“Through tragedy, we learned some things about ourselves, some areas in which we needed to improve,” Evans said. “I’m grateful for what the McNair Foundation is doing, and that we can help out in some sort of way and honor his memory and legacy.”
Protecting student-athletes’ health—including their mental health—was of the utmost importance for Maryland Athletics during the COVID-19 pandemic. Amid a shortened season, empty stadiums, daily antigen testing and enhanced cardiac screening, communication was key to Evans’ approach.
That went beyond conversations with student-athletes to frequent Zoom calls with parents, staff, medical professionals and other Big Ten athletic directors to keep everyone informed of the latest guidance and decision-making. Evans made clear throughout that any student-athlete who didn’t feel comfortable playing would remain on scholarship.
“Damon is very decisive and thoughtful and has high emotional intelligence, really all the traits you want in a leader,” said Gene Smith, director of athletics for Ohio State University. “In a world where we’re dealing with so many issues, like COVID, he knows how to adjust and adapt.”
Striving for Equality
Around the same time, the United States experienced a racial reckoning in the wake of George Floyd’s murder by police. Joining the conversation and advocating for change became a priority for Evans and the department, whether through adding antiracism messages to playing fields and jerseys or launching the VoTERP voting initiative, which led to the Xfinity Center being selected as a polling center for the 2020 presidential election (and ultimately becoming the state’s largest polling site). Maryland Athletics also strongly supports the Social Justice Alliance, a partnership with Bowie State University to promote equality in honor of 1st Lt. Richard Collins III, who was killed in College Park by a University of Maryland student.
For Evans, representation is crucial in the fight for social justice. UMD is the first Power 5 school with a Black president (Darryll J. Pines), head football coach (Michael Locksley) and athletic director, a trifecta Evans hopes becomes more common.
“I understand the significance. I understand the role models that we ought to be,” he said, “and I know that I have a lot more to do in this area to help others who look like me or other minorities get opportunities.”
Earning the As
Understanding the new emphasis on academic achievement during Evans’ tenure starts with a walk through Gossett Hall. The former football facility was transformed into a single dedicated location to support student-athletes, including academic advising, career readiness and leadership education. It’s outfitted with a variety of unique study and tutoring spaces, a study lounge and an array of programming, and its Barry and Mary Gossett Center for Academic and Personal Excellence is one of the nation's most innovative college athletics programs in the space.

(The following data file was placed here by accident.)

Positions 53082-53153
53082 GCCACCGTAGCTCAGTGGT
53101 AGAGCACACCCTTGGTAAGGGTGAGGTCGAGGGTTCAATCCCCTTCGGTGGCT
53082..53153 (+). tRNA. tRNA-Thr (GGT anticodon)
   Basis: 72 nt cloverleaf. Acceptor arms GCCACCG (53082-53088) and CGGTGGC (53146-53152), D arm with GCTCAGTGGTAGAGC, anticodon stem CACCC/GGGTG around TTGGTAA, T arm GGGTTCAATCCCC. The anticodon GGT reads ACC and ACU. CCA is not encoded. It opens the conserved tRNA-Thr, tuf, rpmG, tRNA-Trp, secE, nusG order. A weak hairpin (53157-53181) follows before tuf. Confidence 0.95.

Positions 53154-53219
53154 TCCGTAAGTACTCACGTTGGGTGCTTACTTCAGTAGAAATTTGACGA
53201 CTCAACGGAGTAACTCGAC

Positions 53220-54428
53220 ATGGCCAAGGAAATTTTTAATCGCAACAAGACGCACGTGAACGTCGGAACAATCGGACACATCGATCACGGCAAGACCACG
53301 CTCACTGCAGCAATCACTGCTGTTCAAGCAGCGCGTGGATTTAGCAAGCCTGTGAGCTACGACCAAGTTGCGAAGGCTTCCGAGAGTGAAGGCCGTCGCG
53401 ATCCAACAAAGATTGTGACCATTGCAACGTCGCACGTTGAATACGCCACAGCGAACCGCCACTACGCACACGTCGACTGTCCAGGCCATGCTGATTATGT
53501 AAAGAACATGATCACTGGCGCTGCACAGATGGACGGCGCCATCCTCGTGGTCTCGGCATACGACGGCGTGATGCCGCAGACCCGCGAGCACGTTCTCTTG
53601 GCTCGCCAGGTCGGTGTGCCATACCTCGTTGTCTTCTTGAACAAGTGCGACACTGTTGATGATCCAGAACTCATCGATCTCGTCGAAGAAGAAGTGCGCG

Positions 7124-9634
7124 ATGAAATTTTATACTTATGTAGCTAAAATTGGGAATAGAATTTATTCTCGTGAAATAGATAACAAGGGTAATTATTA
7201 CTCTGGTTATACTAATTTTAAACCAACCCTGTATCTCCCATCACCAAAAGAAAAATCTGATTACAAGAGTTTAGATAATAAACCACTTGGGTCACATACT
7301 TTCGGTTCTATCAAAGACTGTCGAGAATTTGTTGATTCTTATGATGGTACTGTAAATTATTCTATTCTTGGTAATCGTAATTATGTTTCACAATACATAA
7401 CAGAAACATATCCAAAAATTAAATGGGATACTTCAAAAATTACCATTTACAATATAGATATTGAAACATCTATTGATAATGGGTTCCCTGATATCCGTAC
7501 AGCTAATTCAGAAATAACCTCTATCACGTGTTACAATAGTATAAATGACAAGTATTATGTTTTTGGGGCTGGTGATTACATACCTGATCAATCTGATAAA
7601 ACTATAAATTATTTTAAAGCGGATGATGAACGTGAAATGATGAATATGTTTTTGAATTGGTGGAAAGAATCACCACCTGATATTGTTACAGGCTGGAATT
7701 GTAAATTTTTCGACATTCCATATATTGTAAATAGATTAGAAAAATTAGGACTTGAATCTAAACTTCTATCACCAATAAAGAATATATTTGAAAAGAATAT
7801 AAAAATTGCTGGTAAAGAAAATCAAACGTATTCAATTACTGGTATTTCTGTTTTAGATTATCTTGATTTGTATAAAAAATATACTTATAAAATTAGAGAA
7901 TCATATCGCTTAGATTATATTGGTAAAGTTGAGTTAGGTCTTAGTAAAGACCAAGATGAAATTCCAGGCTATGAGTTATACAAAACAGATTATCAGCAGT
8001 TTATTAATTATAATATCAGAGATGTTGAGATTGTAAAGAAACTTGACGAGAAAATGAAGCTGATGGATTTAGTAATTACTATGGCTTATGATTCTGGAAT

The numbers bear out the improvements: Maryland in 2022
earned its best Academic Progress Rate score with a 985 per NCAA data,
and eight programs posted perfect 1,000 scores. UMD also earned a school
record for institutional Graduation Success Rate of 88% in 2022, and
Maryland's student-athletes combined for a 3.217 grade point average
during the spring 2023 term, the sixth semester in a row with a GPA of
better than 3.0.
Being able to trust and lean on staff throughout Athletics has been a game-changer, Evans said. To ensure the right fits—like Locksley, who’s coming off back-to-back bowl game wins, or Kevin Willard, who led the men’s basketball team to the second round of the NCAA Tournament in his first year at UMD—Evans treats head coaches like the CEOs of their teams and invites feedback.
“He’s super open to real conversations. His door is always open to us,” said Missy Meharg, Maryland’s longtime field hockey head coach. “He’s someone you want to work with. And it’s with, not for.”
He’s demonstrated his commitment to their programs by prioritizing state-of-the-art facilities under the Building Champions fundraising campaign. It led to the 2021 opening of Jones Hill House, the state-of-the-art football practice facility named for Black trailblazers in Maryland Athletics, and the renovation of Gossett Hall.
Just last summer, the Barry P. Gossett Basketball Performance Center, a practice facility for the men’s and women’s teams, broke ground, and the new Field Hockey and Women’s Lacrosse Complex will host a ribbon-cutting later this fall. Next up: construction of the Stanley Bobb Baseball Player Development Center and the Softball Player Development Center.
Having the right people and resources is part of Evans’ long-term strategy for creating a winning atmosphere and fostering excellence.
“Culture leads to success. I’ll ride that all day long,” he said. “We’re going to have some bumps in the road, and some things aren’t going to go right. But I’m going to preach culture, culture, culture until my time here is up.”